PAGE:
Edmonton Indy preps on track
The vast nothingness of the closed northeast corner of the downtown airport out the window behind him, Francois Dumontier sat in the empty but soon-to-open new offices of the Edmonton Indy.
Three months to the day from when the gates would be open on a new track to begin a new IndyCar future here, it was impossible to imagine or picture any of it.
The president of Octane Motorsports Events Inc. was here to put additional pieces together for the new track, located on the closed runway in the opposite corner of the airport to where the race has been held in the past.
Picture full grandstands, said Dumontier, the man who promotes and produces the F1 Canadian Grand Prix in Montreal.
“We are really satisfied with ticket sales so far. We have half of the two grandstands on Turn 1 sold already. Overall we’re over 40%. We cut off sales of track-side spaces for recreational vehicles when we hit 200 almost overnight. We were very surprised it went like that. We have a waiting list and we’re trying to look into how we can create more locations for RVs.”
Dumontier said he’s expecting to have to add to the original footprint — with six grandstand locations around the track — in the coming weeks as the track begins to take shape.
“I love working with temporary grandstands. You just keep adding rows and lengthening rows,” said the promoter.
“There’s a good feel out there. I’m feeling that more and more,” added Dumontier, who says he’s already been blown away by the volunteer culture he’s discovered here.
“I am very satisfied that the people of Edmonton are behind the event.”
Picture construction starting on a race track 10 days from now, he said.
“The paving tender will be awarded in the next few days. Once the paving is done, we need 30 days to get it all set up from there.” The paving has to be completed by June 6 to give it time to cure, he added.
Dumontier confirmed the event has lost Honda as title sponsor but said there are things happening on that front.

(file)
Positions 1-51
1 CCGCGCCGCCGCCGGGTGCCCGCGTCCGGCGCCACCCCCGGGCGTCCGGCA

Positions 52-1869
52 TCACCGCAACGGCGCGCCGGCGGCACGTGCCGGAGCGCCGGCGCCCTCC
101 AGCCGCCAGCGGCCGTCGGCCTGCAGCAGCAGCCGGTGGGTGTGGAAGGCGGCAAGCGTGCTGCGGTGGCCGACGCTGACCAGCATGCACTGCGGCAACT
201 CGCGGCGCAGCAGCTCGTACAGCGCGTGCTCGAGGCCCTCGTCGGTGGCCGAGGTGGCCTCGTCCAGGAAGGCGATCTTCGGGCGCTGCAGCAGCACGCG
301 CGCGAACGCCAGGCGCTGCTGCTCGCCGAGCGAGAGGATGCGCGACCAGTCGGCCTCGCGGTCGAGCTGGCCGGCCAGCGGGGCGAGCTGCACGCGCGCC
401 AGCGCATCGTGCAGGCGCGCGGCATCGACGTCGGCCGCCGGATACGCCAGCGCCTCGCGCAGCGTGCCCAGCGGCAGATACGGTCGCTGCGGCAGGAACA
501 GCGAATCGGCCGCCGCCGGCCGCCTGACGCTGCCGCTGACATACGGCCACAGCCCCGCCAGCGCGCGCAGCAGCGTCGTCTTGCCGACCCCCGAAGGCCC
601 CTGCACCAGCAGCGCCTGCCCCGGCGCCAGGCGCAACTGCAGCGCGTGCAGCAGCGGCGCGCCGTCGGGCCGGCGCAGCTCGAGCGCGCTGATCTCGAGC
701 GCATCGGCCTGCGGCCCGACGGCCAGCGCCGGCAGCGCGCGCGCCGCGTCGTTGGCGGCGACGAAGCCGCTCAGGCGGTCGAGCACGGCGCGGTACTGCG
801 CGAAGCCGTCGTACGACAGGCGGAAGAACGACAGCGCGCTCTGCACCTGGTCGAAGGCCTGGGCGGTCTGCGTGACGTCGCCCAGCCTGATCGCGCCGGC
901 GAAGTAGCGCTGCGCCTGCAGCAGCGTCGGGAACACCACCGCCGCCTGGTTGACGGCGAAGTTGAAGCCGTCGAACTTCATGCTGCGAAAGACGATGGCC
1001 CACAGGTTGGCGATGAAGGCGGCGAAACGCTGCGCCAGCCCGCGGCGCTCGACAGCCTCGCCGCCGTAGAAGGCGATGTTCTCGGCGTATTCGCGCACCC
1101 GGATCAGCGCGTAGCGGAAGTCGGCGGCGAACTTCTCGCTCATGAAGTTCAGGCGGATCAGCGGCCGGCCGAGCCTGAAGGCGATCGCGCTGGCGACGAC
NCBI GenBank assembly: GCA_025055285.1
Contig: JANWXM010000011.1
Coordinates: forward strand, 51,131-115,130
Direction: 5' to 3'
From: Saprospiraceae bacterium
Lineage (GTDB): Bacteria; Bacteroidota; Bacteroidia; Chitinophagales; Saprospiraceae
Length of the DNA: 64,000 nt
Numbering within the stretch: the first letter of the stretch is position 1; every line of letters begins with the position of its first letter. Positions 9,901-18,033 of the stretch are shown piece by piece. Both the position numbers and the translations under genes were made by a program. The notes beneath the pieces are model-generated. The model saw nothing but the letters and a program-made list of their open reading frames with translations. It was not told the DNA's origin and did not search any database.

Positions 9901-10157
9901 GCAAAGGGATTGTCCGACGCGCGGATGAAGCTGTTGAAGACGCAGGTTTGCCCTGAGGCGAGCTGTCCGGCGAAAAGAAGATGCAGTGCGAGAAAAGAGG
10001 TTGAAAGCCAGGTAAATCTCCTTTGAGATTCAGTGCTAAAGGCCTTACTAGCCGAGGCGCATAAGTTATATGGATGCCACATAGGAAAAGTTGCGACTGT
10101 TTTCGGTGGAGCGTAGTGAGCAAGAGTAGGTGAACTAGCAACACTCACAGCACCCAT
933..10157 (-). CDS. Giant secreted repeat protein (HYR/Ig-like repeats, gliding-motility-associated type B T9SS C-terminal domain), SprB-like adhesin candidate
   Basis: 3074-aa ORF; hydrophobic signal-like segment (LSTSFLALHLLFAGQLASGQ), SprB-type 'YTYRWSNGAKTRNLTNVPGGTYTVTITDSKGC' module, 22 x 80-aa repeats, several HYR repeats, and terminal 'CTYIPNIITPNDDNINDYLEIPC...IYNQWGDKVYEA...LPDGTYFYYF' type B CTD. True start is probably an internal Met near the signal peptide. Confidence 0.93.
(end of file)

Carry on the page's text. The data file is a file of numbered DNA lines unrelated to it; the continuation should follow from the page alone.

“Previous title sponsorships have been sold for amounts that were too low. We may have to hold this race to showcase the event to a title sponsor.
“I’m not interested in having a title sponsor if it’s not for three years and beyond. We haven’t had one since Air Canada in 2003 at the Canadian Grand Prix. But I’m pretty confident we will have one here. As for the other sponsors, we’ll get there. We’re not there yet, but we’ll get there,” he said of about $2 million budgeted in addition to the support money from the City of Edmonton.
“We have a budget and I’m confident we’ll be there the first year.
“And I like what I’ve seen in the series so far. There have been three nice races. The side-by-side re-starts which are new this year are very exciting. We have three Canadians in the series again with Alex Tagliani, Paul Tracy and rookie James Hinchcliffe having such a great debut,” he said of the young driver who finished fifth behind Tagliani in fourth at Long Beach last weekend.
“I like the situation we’re in,” said Dumontier.
Well, most of the situation.
“I have no doubts inside the fence,” he said of the show on site with announcements to come of added racing attractions and a beer garden and entertainment set-up which will be a dramatic upgrade.
“It’s the outside the fence aspect. We’re trying to get the bars and hotels involved to be a big part of it like they are in Montreal for our race and like in Daytona. To make it really work, it has to involve the whole city, not just the scene at the track.
“On that front we should be further ahead … a lot further ahead.” Edmonton Sun